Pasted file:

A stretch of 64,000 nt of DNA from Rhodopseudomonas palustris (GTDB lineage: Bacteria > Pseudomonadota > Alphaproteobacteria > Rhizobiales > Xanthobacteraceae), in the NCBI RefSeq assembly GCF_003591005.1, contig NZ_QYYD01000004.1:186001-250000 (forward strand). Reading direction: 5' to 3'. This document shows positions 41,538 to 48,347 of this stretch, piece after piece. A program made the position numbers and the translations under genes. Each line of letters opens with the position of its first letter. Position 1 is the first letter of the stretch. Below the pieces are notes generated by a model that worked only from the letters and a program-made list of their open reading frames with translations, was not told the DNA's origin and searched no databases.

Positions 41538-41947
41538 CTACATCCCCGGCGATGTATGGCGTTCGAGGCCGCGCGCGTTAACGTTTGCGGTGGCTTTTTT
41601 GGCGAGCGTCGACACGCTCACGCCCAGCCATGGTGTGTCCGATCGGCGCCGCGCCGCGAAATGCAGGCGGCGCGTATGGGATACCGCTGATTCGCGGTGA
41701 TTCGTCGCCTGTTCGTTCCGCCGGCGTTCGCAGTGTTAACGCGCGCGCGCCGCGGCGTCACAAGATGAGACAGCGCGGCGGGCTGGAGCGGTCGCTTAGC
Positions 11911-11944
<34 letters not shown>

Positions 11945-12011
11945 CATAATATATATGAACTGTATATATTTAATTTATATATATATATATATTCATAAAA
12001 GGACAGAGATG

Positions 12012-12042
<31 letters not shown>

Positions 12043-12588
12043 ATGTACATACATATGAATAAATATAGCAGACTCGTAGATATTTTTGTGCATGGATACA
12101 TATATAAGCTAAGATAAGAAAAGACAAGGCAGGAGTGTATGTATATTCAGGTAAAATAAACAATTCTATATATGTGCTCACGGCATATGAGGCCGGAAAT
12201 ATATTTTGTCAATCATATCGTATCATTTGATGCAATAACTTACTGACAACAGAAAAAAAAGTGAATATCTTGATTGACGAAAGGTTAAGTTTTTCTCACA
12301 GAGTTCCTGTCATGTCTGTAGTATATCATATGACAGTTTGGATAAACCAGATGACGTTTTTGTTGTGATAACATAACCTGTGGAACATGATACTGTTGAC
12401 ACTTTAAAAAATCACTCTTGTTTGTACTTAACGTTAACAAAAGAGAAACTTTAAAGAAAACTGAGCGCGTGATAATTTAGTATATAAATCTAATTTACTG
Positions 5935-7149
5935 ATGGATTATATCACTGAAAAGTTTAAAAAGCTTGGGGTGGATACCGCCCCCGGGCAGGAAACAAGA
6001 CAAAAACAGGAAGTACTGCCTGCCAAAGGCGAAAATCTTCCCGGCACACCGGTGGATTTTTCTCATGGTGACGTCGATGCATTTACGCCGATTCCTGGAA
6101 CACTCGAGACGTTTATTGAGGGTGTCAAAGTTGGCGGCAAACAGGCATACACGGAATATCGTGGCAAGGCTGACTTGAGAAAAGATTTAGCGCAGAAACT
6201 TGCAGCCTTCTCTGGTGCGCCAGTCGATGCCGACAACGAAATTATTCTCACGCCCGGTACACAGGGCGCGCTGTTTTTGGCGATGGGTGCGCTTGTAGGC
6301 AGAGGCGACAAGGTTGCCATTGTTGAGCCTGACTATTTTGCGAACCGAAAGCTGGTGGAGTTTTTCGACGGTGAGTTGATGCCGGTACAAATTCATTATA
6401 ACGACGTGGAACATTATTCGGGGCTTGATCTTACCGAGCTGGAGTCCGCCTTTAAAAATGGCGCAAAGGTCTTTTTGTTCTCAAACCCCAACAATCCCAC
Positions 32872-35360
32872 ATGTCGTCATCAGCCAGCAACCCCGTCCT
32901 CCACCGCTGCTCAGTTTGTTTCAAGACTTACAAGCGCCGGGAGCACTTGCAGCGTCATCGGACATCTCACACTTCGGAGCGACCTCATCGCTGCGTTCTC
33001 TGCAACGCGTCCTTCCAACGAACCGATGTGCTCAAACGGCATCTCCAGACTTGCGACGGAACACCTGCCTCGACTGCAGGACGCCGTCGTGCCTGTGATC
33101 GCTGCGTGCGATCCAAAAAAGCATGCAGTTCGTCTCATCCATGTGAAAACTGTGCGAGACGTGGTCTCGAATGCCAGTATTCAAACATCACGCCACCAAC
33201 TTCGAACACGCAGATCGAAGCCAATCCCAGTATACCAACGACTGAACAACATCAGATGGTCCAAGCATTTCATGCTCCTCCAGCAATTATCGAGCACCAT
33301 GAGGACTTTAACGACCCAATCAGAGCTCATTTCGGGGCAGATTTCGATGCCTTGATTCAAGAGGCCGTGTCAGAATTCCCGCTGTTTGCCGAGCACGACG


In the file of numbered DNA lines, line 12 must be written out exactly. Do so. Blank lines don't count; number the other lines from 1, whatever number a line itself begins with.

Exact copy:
<31 letters not shown>